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Brains Behind the Wall

Oct 1, 2008 12:00 PM, By Jay Ankeney

Designer David Niles explains the design and development of Comcast Center’s gigantic LED display.


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HD technology pioneer David Niles and his production team used a Panasonic AJ-HPX3000 camera to capture bluescreen footage for the wall. The footage was recorded to 10-bit uncompressed computer RAID storage and backed up to DVCPRO HD tape.

HD technology pioneer David Niles and his production team used a Panasonic AJ-HPX3000 camera to capture bluescreen footage for the wall. The footage was recorded to 10-bit uncompressed computer RAID storage and backed up to DVCPRO HD tape.

Part of the installation's constraint was that the videowall had to be hung while the Comcast Center's construction was still being finished. So, for three months, the contractors hired by Barco could only start work at 8 p.m. and had to have their lifting equipment and scaffolding cleared out by 6 a.m.

They also had to deal with the fact that, due to the lobby's changing level of ambient daylight, the wall only has to put out 200 nits of illumination at night, but needs to increase to 1,200 nits in the afternoon. A mechanism inside the wall accommodates this need by constantly adjusting the wall's brightness. To compensate for the heat generated by these power consumption variances required by the LEDs, eight air-conditioning fingers run down the back of the screen in an artificially created plenum. These maintain the wall's temperature within tolerances that prevent expansion and contraction gaps from appearing between panels.

By the beginning of May, the LED modules were turned on, and Niles began an extensive testing process to set their uniformity, brightness, and performance continuity. Niles's team had been putting the wall's content-creation system together in the Niles Creative Group studios back in New York. They transported it to the Comcast Center, where it was installed May 15, 17, and 18.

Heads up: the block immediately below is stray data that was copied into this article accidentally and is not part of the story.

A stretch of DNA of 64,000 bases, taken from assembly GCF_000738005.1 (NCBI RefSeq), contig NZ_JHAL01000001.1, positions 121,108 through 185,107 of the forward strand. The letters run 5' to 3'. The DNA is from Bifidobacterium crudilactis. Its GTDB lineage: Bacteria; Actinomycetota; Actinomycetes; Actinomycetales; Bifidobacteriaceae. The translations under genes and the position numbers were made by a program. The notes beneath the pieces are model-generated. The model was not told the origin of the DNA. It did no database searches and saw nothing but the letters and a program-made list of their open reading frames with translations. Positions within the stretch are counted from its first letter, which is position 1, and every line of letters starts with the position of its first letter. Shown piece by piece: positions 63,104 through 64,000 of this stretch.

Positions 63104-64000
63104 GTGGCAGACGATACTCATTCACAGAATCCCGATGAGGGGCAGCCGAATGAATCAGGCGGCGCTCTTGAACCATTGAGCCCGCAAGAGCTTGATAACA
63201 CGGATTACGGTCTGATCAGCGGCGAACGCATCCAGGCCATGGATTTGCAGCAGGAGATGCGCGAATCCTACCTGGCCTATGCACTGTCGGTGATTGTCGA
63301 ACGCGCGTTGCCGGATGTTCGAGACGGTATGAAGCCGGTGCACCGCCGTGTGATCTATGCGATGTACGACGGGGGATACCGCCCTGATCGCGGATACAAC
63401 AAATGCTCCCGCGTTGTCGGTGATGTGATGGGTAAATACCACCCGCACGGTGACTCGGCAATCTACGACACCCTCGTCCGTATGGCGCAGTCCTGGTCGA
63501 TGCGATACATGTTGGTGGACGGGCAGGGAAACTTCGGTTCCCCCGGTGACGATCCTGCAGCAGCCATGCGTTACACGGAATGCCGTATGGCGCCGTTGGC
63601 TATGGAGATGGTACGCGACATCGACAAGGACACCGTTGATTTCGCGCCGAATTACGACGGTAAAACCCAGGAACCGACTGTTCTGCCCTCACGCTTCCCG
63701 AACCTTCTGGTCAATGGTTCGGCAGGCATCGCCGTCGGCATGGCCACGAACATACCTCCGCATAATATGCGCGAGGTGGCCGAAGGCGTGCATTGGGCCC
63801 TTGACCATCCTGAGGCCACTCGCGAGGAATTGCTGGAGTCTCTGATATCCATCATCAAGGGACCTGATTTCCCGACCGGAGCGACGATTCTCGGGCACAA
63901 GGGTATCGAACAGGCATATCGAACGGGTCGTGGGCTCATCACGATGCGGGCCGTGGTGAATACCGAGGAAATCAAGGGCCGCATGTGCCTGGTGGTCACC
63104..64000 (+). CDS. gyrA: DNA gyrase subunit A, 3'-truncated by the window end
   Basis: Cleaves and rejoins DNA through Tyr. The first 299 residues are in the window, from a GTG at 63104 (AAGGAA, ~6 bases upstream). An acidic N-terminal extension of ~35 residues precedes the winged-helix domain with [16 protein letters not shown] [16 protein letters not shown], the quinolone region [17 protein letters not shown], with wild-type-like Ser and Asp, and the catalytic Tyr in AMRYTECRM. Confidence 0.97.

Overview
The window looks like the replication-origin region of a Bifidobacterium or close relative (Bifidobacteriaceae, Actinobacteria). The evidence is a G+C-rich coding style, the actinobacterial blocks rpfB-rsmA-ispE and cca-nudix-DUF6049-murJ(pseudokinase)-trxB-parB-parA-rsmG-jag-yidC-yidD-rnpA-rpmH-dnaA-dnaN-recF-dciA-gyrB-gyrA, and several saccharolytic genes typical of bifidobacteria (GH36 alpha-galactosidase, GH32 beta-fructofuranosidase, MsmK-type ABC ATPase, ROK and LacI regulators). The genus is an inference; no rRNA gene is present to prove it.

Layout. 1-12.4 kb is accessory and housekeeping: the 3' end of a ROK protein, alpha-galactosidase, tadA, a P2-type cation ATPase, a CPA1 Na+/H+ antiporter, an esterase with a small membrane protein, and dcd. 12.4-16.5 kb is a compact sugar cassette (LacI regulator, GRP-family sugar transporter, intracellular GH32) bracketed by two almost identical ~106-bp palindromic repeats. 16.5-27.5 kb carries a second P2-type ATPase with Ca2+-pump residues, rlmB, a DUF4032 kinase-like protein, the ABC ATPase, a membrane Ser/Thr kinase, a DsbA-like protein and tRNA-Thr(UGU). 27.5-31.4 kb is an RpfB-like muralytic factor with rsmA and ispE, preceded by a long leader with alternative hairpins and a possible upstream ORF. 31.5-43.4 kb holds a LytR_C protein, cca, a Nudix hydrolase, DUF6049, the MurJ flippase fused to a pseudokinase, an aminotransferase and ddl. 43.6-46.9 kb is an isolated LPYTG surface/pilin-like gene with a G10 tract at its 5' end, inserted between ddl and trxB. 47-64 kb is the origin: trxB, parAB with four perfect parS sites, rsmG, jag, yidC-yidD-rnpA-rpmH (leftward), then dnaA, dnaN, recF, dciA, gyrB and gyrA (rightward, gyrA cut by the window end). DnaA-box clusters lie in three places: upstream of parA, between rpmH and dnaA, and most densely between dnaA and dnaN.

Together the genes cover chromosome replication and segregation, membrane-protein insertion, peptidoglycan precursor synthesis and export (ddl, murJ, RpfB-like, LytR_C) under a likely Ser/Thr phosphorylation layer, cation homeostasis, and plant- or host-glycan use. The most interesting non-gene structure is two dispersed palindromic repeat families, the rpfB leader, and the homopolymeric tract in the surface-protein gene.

THE CONTENT

Niles wanted the content on the wall to be ever-changing to maintain a sense of surprise for the viewers during the few minutes they are walking through the lobby. He came up with the idea of using families of background images, which he refers to as “content buckets,” and decided to have a set of repeating life-sized human characters play on top of them. A cast of up to 22 performers, including 10 main personalities, was chosen to represent the “Philadelphia everyman doing extraordinary things” during production of the original content for the wall, as Niles explains it.

Sometimes these people are swinging from a trapeze over the wall. Others may be riding past on a giant pencil. Since images of these characters appear at random times over changing background scenarios, this adds to the videowall display's complexity. The cast has become quite popular to repeat visitors to the building, much like characters on a TV show or movie.

Niles determined that the wall's content would exist in four different worlds. Since the background of the display mimics the surrounding walls, it can be made to look invisible so the images in front of it appear, in his terms, “behind the screen.” A second world plays on the screen itself in what he calls “the flat world.” Then a third world can exist in a visual space that seems to be about 4ft. in front of the wall, and that is where most of the characters play. The fourth world won't be presented to the public until a special Christmas display takes over the wall during the upcoming holiday season.

The background scenarios, which can vary from a wilderness landscape to dazzling NASA images from space, are scheduled to coincide with the time of day as the pattern of skylight in the atrium advances with the hours. At 10 a.m., visitors may see stock-market quotes included in the parade of images, while in the afternoon, an airplane may fly over a forest panorama trailing a “Good Afternoon” banner. As you'd expect, the nature scenes track the changing seasons.

Having a 10-million-pixel display upon which to paint his images, Niles used three HD cameras to shoot the super-wide nature panoramas. He actually employed several of Sony's HDV models, sacrificing a bit of HD's ultimate recording resolution in favor of field-production economy and ease of mounting on a triple-camera rig. However, when they are stitched together, this gives his combined images three separate vanishing points — a distinctive perspective that has to be seen live to appreciated, especially when the cameras pan or tilt in unison.



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